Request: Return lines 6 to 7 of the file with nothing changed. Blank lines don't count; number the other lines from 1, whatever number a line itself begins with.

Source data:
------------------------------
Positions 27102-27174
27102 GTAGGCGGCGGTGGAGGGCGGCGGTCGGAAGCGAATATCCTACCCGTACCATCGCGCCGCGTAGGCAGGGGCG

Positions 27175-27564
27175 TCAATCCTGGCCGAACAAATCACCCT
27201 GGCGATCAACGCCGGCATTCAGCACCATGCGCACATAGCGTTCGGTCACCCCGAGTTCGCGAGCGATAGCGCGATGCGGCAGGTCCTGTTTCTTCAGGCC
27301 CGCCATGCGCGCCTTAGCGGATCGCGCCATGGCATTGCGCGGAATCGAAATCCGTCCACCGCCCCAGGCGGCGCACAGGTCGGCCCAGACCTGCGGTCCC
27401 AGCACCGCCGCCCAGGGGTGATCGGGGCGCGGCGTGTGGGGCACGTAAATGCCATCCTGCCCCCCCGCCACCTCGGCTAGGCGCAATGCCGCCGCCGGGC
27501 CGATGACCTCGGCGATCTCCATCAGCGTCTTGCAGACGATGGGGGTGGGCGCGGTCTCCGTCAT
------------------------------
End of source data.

27301 CGCCATGCGCGCCTTAGCGGATCGCGCCATGGCATTGCGCGGAATCGAAATCCGTCCACCGCCCCAGGCGGCGCACAGGTCGGCCCAGACCTGCGGTCCC
27401 AGCACCGCCGCCCAGGGGTGATCGGGGCGCGGCGTGTGGGGCACGTAAATGCCATCCTGCCCCCCCGCCACCTCGGCTAGGCGCAATGCCGCCGCCGGGC